Accessing properties from an instance using “this”

Accessing properties from an instance using “this”

Within the Vue.js instance, the keyword “this” indicates an instance of the vue.js object. Therefore, the reserved word “this” is used to access the instance properties, followed by the name of the desired property:

this.nameVueInstanceProperties

It should be noted that certain properties of the Vue instance are specific because they have extra “magic in the background“. The data, methods, computed, and watch properties act as “proxy for your instance,” so all the properties within them are passed directly to your instance. Therefore, all child properties of these properties are represented as direct properties of the Vue instance.

Example

Thanks to this “magic”, when targeting child properties within these specific properties, we approach them as if they were “main” properties. So we don’t have to use “this.data.someProperty“, but we can only use “this.someProperty“.

var app = new Vue ({
   el: '#app',
   data: {
     message: 'Hello Vue!'
   },
   methods: {
     printsMessage: function () {
        console.log (this.message);
     }
   }
})

In this example, instead of using this.data.message expression, we use this.message as a perfectly legitimate way.

Problematic cases when using “this”

a) Arrow function

Child properties within these “special” properties (data, methods, computed and watch), just because of the “magic” in the background, should not use the arrow function because it uses lexical “this“, ie uses “this” from the parent environment and in that case, it would return undefined.

b) Closure

If the closure function is called by an external function, then the “default rule” is used when determining the value of the keyword “this“. For this reason, the keyword “this” in closure indicates a global object.

Example

In this example, this.message does not return the expected value but “undefined” because the global object does not have the “message” property

var app = new Vue ({
   el: "#app",
   data: {
     message: 'Message sent from closure!'
   },
   methods: {
     printsMessage: function () {
        function letClosure () {
          return this.message;
        };
        var a = letClosure ()
        console.log (a); // Returns undefined
     }
   }
})

To solve this problem we can use the well-known technique var self = this; where within the new variable out closure function, we store the value this (closure always has access to this variable).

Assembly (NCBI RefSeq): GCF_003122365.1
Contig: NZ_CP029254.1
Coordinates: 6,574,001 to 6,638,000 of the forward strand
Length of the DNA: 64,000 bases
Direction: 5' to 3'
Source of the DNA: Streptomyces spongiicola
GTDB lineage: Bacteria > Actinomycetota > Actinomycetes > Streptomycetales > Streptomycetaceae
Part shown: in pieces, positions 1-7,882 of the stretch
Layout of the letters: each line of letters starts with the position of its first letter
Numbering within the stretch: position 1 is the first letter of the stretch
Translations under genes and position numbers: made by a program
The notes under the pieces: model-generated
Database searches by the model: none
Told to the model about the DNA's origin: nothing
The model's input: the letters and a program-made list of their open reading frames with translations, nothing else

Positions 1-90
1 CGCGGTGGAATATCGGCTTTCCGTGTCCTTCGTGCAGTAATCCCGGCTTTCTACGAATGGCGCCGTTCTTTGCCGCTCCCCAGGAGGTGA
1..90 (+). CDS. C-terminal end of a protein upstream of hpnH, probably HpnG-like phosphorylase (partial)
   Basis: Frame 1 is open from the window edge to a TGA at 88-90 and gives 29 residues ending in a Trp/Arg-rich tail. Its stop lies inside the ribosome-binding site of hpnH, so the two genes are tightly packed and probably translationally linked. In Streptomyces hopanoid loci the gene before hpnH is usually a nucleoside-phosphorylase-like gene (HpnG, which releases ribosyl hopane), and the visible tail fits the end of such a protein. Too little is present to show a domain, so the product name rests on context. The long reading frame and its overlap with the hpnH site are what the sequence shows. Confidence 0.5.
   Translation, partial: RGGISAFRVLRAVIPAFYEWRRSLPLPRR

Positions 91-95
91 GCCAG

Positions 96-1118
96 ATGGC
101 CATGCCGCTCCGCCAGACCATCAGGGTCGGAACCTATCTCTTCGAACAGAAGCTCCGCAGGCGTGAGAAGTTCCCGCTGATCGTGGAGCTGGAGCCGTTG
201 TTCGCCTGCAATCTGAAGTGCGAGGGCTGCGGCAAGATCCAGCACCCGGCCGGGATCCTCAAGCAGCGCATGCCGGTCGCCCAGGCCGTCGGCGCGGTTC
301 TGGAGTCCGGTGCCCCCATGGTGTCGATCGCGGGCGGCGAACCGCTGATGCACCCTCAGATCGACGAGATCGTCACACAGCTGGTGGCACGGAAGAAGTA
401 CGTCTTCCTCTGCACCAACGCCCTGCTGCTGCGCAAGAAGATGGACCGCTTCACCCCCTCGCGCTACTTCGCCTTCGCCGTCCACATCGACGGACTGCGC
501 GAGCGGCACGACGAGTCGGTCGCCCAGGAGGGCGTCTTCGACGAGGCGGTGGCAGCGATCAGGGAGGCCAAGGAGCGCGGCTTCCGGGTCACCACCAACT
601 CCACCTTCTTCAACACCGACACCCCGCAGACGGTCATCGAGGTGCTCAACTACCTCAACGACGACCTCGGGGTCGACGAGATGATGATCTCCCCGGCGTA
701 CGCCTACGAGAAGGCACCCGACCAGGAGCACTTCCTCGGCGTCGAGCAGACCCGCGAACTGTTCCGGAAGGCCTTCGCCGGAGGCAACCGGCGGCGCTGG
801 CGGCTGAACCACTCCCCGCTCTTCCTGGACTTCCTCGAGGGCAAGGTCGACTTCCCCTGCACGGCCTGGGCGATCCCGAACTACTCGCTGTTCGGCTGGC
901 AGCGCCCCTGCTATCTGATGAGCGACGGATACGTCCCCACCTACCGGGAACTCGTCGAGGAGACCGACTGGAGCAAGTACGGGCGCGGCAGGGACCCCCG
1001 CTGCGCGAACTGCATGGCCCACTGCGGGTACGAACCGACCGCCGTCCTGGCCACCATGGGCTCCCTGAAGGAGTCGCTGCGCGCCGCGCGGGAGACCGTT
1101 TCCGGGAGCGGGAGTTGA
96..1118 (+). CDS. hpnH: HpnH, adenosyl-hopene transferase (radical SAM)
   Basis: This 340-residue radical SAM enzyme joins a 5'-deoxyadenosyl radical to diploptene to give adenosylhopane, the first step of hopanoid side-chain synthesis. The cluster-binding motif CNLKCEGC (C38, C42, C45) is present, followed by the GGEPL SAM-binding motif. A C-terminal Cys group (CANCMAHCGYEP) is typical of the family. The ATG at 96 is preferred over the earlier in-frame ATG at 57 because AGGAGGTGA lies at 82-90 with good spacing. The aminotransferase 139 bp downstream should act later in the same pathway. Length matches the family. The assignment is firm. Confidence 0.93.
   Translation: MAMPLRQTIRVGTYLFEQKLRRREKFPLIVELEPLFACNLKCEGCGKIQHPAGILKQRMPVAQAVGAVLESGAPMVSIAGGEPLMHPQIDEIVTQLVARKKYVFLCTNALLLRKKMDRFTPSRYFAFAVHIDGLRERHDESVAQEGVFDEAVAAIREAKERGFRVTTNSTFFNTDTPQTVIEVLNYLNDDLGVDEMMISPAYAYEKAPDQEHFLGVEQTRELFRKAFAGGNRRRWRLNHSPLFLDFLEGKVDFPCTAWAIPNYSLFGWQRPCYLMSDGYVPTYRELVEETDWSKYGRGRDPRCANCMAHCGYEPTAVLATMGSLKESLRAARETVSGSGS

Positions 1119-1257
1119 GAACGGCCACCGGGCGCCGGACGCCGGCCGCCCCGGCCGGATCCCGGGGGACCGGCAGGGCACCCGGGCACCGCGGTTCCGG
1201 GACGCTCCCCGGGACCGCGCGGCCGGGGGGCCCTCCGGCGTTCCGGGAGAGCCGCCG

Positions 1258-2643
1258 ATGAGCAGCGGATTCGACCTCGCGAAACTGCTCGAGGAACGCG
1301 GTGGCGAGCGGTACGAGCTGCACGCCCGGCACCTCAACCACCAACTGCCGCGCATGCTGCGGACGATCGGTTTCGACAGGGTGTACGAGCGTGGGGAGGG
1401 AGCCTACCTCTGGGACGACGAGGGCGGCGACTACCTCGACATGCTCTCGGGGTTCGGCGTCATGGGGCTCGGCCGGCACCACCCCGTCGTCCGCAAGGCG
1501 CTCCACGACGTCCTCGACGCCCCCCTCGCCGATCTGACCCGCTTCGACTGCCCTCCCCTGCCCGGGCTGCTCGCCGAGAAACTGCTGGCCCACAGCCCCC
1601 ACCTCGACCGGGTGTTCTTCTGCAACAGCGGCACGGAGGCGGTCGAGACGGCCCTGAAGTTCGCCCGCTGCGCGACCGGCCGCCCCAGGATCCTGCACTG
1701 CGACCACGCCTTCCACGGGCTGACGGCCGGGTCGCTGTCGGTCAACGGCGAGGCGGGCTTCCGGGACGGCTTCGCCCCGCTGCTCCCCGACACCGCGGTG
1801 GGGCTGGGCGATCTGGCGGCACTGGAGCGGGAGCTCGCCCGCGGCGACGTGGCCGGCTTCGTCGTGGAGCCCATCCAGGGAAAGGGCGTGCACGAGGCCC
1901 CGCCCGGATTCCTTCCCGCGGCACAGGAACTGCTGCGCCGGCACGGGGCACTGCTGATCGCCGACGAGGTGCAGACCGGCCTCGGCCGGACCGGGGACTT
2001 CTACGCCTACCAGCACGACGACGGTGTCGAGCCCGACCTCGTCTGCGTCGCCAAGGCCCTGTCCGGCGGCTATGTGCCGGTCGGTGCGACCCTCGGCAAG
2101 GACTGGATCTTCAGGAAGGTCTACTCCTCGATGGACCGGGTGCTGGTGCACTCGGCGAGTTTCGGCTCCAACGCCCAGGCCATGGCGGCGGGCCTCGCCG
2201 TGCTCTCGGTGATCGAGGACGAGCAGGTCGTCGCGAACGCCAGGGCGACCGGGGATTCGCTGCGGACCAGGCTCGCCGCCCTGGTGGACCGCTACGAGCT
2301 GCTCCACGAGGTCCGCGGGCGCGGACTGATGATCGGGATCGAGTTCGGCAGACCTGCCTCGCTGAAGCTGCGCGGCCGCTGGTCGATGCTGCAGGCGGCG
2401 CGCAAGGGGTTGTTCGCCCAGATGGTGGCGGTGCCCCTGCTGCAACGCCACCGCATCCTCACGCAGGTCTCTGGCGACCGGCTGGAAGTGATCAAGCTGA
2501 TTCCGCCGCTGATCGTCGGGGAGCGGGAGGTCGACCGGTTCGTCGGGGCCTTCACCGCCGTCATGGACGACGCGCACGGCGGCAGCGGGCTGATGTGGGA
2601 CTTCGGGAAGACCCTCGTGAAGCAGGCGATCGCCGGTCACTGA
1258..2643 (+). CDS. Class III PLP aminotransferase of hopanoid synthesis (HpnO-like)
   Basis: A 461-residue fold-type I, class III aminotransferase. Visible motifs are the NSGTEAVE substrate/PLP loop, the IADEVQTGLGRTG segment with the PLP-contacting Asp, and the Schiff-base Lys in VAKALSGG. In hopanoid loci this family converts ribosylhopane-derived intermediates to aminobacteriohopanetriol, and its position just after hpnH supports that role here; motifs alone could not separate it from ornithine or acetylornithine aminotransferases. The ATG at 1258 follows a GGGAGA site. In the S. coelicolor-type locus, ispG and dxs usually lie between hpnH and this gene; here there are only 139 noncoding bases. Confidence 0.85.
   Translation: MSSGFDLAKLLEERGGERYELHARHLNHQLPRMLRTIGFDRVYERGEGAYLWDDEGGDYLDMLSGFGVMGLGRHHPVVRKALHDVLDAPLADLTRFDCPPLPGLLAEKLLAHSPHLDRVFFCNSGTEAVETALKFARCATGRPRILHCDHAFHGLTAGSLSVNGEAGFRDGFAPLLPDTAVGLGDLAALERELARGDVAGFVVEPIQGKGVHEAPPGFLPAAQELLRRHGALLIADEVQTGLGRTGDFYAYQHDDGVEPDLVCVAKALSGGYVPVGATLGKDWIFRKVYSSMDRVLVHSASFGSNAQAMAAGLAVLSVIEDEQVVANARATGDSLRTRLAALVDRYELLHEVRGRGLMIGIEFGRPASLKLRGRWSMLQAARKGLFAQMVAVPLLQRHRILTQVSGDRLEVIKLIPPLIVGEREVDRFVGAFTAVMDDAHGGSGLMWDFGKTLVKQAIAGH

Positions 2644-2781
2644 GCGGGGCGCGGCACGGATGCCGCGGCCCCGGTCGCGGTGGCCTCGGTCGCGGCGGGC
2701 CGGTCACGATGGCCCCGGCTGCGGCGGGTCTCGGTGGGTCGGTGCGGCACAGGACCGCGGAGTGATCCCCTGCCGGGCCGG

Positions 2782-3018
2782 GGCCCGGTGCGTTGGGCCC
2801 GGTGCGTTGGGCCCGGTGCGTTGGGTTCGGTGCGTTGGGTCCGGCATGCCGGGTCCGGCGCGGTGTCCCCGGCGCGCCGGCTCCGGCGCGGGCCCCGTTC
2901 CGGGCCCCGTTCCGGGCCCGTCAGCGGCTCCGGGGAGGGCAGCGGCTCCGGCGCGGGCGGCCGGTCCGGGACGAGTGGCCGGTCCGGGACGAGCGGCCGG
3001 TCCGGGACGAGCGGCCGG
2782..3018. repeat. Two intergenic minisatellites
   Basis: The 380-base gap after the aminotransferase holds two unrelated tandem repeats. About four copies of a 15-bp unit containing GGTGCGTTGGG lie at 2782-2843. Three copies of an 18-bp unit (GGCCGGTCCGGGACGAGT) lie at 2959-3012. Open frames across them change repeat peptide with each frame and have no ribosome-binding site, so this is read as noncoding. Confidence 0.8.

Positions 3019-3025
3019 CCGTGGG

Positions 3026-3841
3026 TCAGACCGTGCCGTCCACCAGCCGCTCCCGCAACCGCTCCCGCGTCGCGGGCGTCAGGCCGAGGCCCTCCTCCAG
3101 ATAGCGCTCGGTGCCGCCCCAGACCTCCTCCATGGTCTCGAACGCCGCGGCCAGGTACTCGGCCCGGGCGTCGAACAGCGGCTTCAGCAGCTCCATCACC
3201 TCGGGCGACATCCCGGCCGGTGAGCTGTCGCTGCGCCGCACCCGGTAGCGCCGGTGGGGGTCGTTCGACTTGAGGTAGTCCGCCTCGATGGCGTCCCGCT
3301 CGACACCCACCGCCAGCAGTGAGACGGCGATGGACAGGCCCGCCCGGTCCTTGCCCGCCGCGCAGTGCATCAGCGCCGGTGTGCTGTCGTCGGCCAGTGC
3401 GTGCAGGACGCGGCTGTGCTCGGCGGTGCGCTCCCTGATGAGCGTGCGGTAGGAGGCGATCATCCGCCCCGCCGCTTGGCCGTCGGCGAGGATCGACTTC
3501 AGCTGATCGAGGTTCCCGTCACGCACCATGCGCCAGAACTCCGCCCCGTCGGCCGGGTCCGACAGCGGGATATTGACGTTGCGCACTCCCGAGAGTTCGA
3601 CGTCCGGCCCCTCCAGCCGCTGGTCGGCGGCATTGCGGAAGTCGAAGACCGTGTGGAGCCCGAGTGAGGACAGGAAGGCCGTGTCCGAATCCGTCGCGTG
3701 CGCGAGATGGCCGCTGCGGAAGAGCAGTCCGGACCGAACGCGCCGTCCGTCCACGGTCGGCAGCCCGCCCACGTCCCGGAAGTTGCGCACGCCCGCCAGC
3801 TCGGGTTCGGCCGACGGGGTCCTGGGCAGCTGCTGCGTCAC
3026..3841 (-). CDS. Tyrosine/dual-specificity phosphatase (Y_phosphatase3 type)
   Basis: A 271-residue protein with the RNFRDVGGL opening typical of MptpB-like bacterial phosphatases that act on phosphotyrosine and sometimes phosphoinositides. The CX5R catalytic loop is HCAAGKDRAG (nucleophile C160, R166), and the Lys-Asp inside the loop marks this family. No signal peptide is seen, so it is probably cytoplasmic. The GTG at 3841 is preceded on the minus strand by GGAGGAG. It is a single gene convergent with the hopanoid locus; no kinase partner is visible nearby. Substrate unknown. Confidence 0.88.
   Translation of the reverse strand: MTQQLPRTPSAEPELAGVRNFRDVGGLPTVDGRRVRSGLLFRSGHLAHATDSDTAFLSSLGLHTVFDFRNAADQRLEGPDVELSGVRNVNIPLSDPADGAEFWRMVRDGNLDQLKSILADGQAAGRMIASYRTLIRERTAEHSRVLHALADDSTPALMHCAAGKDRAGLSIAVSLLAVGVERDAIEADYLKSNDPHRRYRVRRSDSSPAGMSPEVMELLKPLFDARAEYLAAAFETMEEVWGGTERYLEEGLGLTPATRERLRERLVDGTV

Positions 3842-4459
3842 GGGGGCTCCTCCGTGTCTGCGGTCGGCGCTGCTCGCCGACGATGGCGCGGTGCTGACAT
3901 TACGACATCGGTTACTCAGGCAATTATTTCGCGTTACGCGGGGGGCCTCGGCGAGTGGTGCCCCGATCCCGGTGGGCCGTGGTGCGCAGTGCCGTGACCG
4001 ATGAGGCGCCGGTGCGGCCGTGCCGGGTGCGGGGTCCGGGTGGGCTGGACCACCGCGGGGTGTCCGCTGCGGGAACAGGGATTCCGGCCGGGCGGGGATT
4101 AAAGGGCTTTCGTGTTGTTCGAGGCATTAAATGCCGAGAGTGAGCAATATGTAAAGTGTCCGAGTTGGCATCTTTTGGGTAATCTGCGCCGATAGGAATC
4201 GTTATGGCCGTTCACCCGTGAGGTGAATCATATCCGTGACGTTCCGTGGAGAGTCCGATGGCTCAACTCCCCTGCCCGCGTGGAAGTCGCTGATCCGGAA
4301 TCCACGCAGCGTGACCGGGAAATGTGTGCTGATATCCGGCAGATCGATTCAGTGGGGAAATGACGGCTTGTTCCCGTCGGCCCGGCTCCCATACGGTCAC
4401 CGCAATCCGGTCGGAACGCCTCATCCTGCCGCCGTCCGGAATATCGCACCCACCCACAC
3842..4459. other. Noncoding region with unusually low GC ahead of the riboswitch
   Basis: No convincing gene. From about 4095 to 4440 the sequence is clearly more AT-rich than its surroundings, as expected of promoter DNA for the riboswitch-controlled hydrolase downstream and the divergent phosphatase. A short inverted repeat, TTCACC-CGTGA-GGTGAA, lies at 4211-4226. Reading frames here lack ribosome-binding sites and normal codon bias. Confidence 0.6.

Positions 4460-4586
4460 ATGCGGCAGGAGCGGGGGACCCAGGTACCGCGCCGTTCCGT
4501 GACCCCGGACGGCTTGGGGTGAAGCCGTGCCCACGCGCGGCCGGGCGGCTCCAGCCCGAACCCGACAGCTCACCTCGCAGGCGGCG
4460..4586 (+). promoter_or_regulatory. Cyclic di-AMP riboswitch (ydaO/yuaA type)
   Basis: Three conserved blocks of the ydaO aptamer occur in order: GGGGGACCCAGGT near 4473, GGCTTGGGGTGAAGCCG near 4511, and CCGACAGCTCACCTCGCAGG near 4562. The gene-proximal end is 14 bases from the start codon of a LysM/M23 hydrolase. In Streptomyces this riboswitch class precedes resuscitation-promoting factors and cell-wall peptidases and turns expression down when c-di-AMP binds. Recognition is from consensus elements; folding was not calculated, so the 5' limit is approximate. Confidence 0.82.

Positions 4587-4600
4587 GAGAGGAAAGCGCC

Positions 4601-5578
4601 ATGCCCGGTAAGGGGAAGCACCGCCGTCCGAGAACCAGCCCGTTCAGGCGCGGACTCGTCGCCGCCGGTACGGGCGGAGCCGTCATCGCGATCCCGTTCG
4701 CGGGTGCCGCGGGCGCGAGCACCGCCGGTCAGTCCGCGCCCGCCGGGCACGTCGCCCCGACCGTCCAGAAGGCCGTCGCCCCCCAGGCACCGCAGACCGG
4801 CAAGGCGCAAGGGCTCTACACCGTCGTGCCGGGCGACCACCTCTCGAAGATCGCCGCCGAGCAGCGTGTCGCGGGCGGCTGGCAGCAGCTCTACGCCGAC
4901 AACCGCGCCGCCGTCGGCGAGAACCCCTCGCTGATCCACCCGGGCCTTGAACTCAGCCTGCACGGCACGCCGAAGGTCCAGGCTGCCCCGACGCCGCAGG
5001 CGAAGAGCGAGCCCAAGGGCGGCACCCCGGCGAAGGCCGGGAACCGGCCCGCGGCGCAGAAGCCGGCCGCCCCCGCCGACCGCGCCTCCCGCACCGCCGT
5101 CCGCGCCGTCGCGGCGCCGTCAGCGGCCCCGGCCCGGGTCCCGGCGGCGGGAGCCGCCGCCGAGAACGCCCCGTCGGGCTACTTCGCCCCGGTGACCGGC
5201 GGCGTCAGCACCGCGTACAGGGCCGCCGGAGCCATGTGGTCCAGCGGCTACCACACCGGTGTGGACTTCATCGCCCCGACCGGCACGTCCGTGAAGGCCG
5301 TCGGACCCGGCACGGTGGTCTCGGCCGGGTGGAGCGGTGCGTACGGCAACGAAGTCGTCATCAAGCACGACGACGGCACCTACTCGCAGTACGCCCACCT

HTML

<div id="app">
        <p>{{printMessage()}}</p>
</div>

SCCS

#app {
    padding:1rem;
    width: 20rem;
    margin:0 auto;
}

Babel

var app = new Vue ({
     el: "#app",
     data: {
       message: 'Message sent from closure!'
     },
     methods: {
       printsMessage: function () {
         var self = this.message;
         function letClosure () {
           return self;
         };
         var a = letClosure ()
         return a;
       }
     }
})

Access to non-instance properties

Vue instance properties (as well as child properties and methods) can be easily accessed outside the instance itself only after the Vue instance is assigned to a variable. External access to vue.js with predefined properties requires the use of the prefix “$”.

Instance Properties:

Instance methods:

a) Data related methods

b) Event-related methods

c) Methods related to Lifcycyle

Example

In this example, we access the vue instance outside it using the $ character in front of the property name.

var app = new Vue ({
   el: '#app',
   data: {
     message: 'Hello Vue!'
   },
   methods: {
     printsMessage: function () {
        console.log (this.message);
     }
   }
})
 
// Access out of instance:
console.log (app. $ data.message); // Returns: Hello Vue!
console.log (app. $ el); // Returns: HTML element <div id = "app"> ... </div>

REMARK:
Since there are multiple Vue instances, we can use the properties from one instance to another using the above syntax. However, while it is possible to use this approach, it is not recommended, since its implementation can quickly lead to difficult to maintain code. Also, the fact that Vue instances will no longer be isolated from one another should not be overlooked, which can make it difficult to track the dependency between them, so changing something in one Vue instance can easily make it a problem for another.

Leave a Reply

Your email address will not be published. Required fields are marked *